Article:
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Adios To A Big Red Machinist
Ron Fimrite
September 29, 1986
It was Doggie Day afternoon in Cincinnati as fans and teammates bade farewell to Tony Perez, the symbol of a proud past
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September 29, 1986

Adios To A Big Red Machinist

It was Doggie Day afternoon in Cincinnati as fans and teammates bade farewell to Tony Perez, the symbol of a proud past

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Tony Perez was hanging around the batting cage last Saturday at Riverfront Stadium, as he has for lo these many years, kibitzing this time with a bunch of former Reds players while they took some clanking swings before one of those old-timers' games that have been proliferating lately. Perez had his arm around old teammate Johnny Bench as old teammate Doug Flynn stepped into the cage. "You call him an old-timer?" Perez inquired in mock astonishment. Flynn, an infielder on the Big Red Machine Cincinnati teams of '75 and '76 is, in fact, only 35, nine years younger than Tony, who's still out there playing with today's big leaguers. Bench, who himself is six years younger than Perez, nodded in sad acknowledgement. Then Flynn, smiling, responded to his tormentor between swings. "Doggie," he said, addressing Perez by the nickname that has tagged along with him for years, "next year, you'll be one of us."

And so he will, for Perez had already announced, on Aug. 11, that he would close out his magnificent 23-year career (16 in Cincy) at the completion of this season, a decision he reached with some gentle prompting from his employers and after much, mostly disagreeable, speculating by outsiders. So last Sunday, before an otherwise meaningless game with the Dodgers, Cincinnati fans 38,747-strong turned out to honor him. Perez strode across a red carpet that stretched from an opening in the rightfield fence to a sort of reviewing stand at second base. He was saluted by, among others, former managers Sparky Anderson (on tape) and Dave Bristol and former teammates Joe Morgan (on tape) and Bench. Perez doffed his cap to the responsive crowd and, struggling to contain his emotion, said, "Gracias, amigos. I love you, my friends." He then went 1 for 2 in the Reds' 8-4 victory.

Perez leaves behind some Hall of Fame-caliber numbers—2,765 games (as of Sunday), 2,718 hits, 378 homers and 1,639 RBIs (13th on the alltime list). Eleven of the 12 players who have more RBIs than Perez are in the Hall of Fame, and the other one, Carl Yastrzemski, isn't only because he won't be eligible until 1988.

Chances are, Perez won't be the only Big Red Machinist to turn in a Cincinnati uniform after this year. Shortstop Davey Concepcion, a Red for all of his 17 big league seasons, is talking free agency. His contract expires this year, and Pete Rose's infield, except first base, is set for next year ( Buddy Bell at third, Barry Larkin at short, Ron Oester at second). The Reds are no longer willing to pay an aging utilityman the money (nearly a million dollars) Concepcion made this year. Rearranging his cluttered locker before the Dodger game last Saturday night, he seized upon the symbolism of his actions. "You see," he said, "I'm packing already. No, that's not right. I'm just fixing up some things.... Oh, I've been joking around a lot lately, saying I'm going to leave, but I don't know what my reaction will be if I have to. I've worn this uniform for so many years, and the people in this city have been so good to me."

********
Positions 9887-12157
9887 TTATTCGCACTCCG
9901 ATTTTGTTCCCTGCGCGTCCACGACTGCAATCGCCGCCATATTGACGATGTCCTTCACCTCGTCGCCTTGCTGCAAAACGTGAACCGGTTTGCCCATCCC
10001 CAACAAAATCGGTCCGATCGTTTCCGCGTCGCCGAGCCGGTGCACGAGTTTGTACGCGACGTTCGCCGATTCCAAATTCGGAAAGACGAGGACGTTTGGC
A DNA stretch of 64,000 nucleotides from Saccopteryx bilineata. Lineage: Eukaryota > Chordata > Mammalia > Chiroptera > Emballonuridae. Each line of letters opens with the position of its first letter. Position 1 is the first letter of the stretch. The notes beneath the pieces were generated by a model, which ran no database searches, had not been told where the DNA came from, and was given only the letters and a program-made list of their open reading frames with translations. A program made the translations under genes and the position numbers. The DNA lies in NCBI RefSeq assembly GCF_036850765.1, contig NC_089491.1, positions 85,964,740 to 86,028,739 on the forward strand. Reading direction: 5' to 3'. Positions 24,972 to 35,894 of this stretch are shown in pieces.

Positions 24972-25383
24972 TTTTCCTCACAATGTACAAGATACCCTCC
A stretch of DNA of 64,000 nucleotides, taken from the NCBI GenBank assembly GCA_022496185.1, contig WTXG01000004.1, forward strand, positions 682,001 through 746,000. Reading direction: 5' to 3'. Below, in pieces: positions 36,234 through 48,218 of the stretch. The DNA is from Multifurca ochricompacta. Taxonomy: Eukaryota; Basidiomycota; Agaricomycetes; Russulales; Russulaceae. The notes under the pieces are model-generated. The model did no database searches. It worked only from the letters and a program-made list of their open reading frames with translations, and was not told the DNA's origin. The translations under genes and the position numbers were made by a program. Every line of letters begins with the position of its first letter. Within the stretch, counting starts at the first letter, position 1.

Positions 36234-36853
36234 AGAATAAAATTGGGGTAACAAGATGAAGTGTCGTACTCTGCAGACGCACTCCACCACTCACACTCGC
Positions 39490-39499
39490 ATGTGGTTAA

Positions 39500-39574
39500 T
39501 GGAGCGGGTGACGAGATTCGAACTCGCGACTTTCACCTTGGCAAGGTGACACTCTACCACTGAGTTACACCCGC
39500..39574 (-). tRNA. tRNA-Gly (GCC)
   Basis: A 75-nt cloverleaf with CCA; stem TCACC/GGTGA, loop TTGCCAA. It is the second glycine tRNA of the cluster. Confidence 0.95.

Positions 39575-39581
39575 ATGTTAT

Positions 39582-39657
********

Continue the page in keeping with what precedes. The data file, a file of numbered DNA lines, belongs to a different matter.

Rose, for sure, will be back next year as the manager. But as a player? He's not saying yet, and he certainly had no intention of raining on Perez's parade Sunday with a retirement announcement of his own. Yet he hasn't put himself in a game since Aug. 17. He has played in only 72 games and is hitting an embarrassing .219. There are also times when he will let slip a clue in conversation: "Now when I was playing...."

He insists, however, that he has pondered his own playing future along with everyone else's in a season that has been a bitter disappointment to him. Rose, along with a lot of people, thought his team could win it all. "If I have to become strictly a pinch hitter next year, I can make that adjustment," he says. "We'll just have to wait and see what happens. My job is to come north with the best 24 players."

For all of their noble statistics (9,167 hits among them), Rose, Perez and Concepcion have become little more than distinguished anachronisms on this team. Saturday's 9-5 win over the Dodgers, which snapped a four-game losing streak, presaged the future, since it was virtually an all-rookie production. With the score 5-5, Larkin, who even Concepcion concedes is the shortstop of the future, led off a seventh-inning rally with a single. He scored the winning run on a pinch double by outfielder Kal Daniels; then Rob Murphy, in relief, retired nine straight Dodgers to get the win, his third without a loss.

Still, the best player on the team for years to come should be the 24-year-old outfielder, Eric Davis. In his second semi-full season, Davis joined the select company of Morgan and Rickey Henderson, the only players ever to hit more than 20 homers and steal more than 60 bases in a season. Davis joined them on his 297th at bat. He didn't even become a full-time starter until mid-June, when he was hitting only .214. At week's end, and in only 380 at bats, he was hitting .287, with 26 homers, 73 stolen bases and 89 runs scored.

The young Reds lament, as baseball people everywhere do, the passing of the old order in Cincinnati. But the new kids in town have plans of their own. As little Judy Garland once told young Mickey Rooney, "Hey, let's put on a show!" Daniels sees it this way: "They tell us that we're the future. So we'll just have to rebuild the Big Red Machine our way." One of the old-timers, at least, will be steering.

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